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Highland MSP backs £60k 'pod' bid for terminally ill North Kessock boy (6) who needs specialist care

By Hector MacKenzie

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Reece Mitchell with mum Donna.
Reece Mitchell with mum Donna.

A HIGHLAND MSP has urged people to get behind a crowdfunding plea for a purpose-built pod so that a terminally-ill boy can remain at his North Kessock home.

The family of Reece Mitchell, who is six-years-old and has a life expectancy of 12, are trying to raise £60,000 which will provide them with specialist accommodation to care for him in what would effectively be a “mini-intensive care unit” temporarily housed in their back garden.

Reece has CLN2 type Batten disease – which is a rare, neurodegenerative condition that causes blindness, extensive short term memory loss, early dementia, loss of physical movements, speech, and distressing seizures.

As he cannot weight bear or walk and is losing his sight, Reece is completely reliant on his mum Donna to provide all of his care needs. Sadly, there is no treatment or cure for Batten disease, and life expectancy is between six and 12-years-old.

Unfortunately the family home does not have a large enough downstairs room for a hospital bed and all of the equipment Reece will need in the near future, and the local council have ruled out an extension to the property. This means a pod in the back garden is the only viable option for the family to remain at their home of over 20 years.

At present mum Donna is having to carry Reece up the stairs to his bedroom and bathroom, underlining the need for adaptations to the current property.

Highland Council offered the family another council house elsewhere in the Highlands, but the family does not wish to be separated from a very strong family and friends support network in the North Kessock area.

As well as the family, those supporting the crowdfunding bid include the Batten Disease Family Association and the family’s GP.

Mum Donna Brown said: “I know it’s a big ask to raise the funds, but to give Reece the best quality of life, the dignity and respect that he so deserves is to private fund the pod and it will mean as a family Reece’s final years will be as happy and settled as they can.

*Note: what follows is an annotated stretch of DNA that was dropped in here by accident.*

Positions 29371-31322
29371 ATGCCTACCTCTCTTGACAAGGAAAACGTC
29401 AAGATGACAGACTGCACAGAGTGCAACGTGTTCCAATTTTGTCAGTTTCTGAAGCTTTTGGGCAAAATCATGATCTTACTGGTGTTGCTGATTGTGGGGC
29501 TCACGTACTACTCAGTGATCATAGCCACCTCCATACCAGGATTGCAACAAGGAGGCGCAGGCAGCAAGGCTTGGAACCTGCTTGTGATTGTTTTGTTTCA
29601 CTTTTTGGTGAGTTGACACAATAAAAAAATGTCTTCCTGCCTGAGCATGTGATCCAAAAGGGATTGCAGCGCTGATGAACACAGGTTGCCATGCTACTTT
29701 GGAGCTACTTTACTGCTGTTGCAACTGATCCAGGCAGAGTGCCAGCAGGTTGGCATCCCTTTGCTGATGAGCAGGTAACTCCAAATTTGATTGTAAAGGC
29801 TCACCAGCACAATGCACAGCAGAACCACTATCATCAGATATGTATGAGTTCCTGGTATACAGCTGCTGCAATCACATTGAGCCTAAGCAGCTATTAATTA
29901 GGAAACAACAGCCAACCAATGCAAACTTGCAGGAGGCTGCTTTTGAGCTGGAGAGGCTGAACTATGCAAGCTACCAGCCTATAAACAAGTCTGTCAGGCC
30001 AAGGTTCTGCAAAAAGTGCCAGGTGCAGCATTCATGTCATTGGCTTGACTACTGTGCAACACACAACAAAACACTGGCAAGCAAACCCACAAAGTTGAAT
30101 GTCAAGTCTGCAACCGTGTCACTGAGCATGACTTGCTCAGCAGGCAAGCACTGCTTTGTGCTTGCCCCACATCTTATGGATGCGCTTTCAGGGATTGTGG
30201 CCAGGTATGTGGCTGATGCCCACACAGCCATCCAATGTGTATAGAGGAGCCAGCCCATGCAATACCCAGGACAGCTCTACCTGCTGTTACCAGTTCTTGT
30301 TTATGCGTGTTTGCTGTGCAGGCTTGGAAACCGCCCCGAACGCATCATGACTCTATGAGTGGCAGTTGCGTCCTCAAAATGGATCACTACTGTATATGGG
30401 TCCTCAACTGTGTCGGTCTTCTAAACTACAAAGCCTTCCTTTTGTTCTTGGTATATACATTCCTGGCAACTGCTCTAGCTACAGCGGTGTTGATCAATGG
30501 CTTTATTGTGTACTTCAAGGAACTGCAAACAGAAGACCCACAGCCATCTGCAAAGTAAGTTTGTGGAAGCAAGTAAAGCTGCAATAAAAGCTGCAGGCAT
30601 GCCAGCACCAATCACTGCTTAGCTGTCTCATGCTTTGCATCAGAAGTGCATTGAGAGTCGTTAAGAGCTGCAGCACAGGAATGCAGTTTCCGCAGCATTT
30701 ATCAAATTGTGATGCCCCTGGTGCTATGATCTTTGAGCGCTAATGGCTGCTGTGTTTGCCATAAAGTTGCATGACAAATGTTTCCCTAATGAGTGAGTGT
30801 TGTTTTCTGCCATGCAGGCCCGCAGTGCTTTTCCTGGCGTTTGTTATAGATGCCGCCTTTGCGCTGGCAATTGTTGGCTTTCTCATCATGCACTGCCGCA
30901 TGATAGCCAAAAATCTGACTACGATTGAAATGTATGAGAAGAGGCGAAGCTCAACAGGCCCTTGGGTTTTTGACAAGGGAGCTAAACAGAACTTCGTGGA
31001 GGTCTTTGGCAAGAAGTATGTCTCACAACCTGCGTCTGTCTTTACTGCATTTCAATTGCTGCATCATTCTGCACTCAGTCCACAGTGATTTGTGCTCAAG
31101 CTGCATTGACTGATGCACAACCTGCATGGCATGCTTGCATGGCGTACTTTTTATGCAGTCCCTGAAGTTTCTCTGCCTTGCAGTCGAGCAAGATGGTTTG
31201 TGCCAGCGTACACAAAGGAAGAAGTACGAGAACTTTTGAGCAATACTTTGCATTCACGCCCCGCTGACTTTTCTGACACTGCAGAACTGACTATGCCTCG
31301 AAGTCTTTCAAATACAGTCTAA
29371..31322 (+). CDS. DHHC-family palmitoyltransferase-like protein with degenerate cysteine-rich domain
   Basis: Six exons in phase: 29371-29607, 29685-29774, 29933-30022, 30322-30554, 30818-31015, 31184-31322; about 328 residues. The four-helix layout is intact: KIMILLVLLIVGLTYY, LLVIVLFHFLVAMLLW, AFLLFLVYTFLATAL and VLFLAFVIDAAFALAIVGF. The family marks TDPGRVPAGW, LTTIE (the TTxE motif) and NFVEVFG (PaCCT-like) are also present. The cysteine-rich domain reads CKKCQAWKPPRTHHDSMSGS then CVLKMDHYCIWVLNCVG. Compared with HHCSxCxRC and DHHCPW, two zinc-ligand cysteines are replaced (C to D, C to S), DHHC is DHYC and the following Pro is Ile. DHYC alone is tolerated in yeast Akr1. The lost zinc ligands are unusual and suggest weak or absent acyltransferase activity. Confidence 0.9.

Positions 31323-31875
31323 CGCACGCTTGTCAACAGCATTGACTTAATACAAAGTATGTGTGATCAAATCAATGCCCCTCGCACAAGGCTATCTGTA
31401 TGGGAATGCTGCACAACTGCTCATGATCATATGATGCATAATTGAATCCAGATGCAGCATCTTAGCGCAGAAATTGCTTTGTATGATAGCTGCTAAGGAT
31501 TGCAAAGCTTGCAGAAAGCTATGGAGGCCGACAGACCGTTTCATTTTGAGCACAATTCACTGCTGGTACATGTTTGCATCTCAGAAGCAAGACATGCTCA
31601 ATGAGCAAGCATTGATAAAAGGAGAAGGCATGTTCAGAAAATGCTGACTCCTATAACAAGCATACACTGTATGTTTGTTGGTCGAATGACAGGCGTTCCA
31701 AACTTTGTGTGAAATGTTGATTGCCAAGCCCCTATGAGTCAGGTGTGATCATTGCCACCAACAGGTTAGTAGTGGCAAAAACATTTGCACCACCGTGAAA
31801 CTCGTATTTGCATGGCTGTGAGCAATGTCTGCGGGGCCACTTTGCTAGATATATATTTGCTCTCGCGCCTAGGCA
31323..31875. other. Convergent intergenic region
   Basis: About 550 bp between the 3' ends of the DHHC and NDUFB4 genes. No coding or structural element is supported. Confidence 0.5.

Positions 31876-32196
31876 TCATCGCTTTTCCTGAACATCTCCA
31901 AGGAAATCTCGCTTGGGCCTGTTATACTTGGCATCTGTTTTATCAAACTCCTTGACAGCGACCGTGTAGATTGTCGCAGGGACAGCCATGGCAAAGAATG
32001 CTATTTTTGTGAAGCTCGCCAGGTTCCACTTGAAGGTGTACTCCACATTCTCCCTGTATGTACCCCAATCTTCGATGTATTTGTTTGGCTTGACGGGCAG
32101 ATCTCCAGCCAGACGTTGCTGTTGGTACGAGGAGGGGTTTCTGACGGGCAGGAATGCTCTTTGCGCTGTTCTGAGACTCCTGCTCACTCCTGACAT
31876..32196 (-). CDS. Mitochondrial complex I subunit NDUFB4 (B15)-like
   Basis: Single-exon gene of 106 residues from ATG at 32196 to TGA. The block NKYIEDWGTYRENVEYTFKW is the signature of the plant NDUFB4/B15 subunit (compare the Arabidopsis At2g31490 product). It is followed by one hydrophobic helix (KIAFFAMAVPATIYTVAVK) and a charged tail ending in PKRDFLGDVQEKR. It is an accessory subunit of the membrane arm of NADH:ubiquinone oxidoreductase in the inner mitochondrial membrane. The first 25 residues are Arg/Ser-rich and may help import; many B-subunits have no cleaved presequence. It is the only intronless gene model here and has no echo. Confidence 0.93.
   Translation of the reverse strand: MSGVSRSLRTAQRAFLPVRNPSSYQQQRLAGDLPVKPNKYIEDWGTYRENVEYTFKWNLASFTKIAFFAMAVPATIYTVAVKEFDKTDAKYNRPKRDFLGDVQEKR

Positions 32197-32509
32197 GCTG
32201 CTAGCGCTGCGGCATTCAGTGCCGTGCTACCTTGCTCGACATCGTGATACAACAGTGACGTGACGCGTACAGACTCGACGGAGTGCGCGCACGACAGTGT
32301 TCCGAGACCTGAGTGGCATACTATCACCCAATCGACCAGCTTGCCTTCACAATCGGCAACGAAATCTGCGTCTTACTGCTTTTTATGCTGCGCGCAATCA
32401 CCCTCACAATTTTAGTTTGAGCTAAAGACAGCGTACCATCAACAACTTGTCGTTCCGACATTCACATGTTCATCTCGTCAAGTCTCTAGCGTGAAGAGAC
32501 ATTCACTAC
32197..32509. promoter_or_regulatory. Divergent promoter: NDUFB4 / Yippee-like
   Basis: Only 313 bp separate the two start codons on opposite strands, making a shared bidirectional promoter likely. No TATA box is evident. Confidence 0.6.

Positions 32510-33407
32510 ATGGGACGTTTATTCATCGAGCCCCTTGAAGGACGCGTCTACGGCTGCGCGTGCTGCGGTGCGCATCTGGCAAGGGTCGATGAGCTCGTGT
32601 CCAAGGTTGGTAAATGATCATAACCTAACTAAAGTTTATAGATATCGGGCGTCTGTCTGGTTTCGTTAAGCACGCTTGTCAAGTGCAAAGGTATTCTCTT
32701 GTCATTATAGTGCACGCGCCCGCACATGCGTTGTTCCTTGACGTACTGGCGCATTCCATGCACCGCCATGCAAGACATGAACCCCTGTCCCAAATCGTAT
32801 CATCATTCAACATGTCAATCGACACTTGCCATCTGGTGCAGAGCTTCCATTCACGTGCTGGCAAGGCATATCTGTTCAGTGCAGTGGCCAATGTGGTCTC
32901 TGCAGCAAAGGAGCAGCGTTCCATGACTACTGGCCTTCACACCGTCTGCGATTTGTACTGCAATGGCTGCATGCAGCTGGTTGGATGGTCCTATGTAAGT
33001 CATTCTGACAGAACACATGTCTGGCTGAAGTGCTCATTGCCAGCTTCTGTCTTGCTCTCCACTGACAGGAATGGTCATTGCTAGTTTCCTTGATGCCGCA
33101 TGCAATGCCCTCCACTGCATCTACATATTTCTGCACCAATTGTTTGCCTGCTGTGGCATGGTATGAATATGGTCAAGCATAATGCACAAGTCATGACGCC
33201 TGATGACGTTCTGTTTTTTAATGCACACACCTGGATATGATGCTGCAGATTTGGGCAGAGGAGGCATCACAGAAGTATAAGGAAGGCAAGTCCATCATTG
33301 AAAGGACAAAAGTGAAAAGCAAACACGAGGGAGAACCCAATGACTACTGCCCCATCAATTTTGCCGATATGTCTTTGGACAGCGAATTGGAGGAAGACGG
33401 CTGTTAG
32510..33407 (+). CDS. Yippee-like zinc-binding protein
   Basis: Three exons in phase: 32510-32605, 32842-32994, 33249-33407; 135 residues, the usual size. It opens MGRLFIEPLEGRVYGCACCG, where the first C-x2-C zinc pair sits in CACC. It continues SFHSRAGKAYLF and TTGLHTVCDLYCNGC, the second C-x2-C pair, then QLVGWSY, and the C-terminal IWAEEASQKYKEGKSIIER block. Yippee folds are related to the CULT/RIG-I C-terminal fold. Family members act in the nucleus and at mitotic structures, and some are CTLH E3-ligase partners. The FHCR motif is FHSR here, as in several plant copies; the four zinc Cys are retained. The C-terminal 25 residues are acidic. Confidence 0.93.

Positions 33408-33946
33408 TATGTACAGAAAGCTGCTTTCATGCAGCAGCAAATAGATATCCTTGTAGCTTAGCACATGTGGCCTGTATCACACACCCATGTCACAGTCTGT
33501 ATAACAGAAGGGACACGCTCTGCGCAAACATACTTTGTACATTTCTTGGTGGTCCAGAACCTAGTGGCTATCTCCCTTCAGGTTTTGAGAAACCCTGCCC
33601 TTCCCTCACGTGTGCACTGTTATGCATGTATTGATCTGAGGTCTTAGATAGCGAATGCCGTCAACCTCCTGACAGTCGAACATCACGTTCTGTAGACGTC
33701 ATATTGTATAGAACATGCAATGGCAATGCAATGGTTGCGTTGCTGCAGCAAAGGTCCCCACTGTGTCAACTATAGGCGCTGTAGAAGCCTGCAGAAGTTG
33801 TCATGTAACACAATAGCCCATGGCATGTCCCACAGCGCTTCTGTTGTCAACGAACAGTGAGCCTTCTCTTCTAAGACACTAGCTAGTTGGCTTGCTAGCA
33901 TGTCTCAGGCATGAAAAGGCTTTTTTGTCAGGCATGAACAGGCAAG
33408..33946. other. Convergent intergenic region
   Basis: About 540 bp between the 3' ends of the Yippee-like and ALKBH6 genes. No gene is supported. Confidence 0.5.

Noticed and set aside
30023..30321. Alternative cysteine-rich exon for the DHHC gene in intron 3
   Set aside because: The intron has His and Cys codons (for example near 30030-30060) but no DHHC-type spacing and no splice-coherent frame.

“Once Reece no longer requires the pod it can be passed on to another family that may find themselves in a similar situation.

“The pod will be Reece’s legacy in helping others.”

Kate Forbes MSP, who has been assisting the family since the beginning of the year, added: “Reece Mitchell is quite possibly the bravest boy I have ever come across.

"Tragically though, his condition is only going to deteriorate, and to that end he’s going to spend a lot of the remainder of his life being cared for in a hospital bed.

“It might sound like an unusual approach but the pod would enable the family to stay in their home area, surrounded by friends, as well as enabling Reece to be cared for in as comfortable an environment as possible.

“If anyone feels able to contribute to the family’s crowdfunding page then I am sure that the family will be enormously grateful.”

Wendy Thompson, family support officer from the Batten Disease Family Association, said: “Reece has a particular type of Batten Disease (CLN2) that causes a quick regression of his body and mind.

“This does not give his mum or his sister much time to spend with him and by having larger space within their home, they will be able to continue to care for Reece with the care and dignity that he and his family deserve; whilst continuing to share precious memories within his home surrounded by all his family and friends.”

The crowdfunding link can be found at www.cashforkidsgive.co.uk/campaign/raise-the-roof-for-reece-/fundraisers/donna-mitchell/

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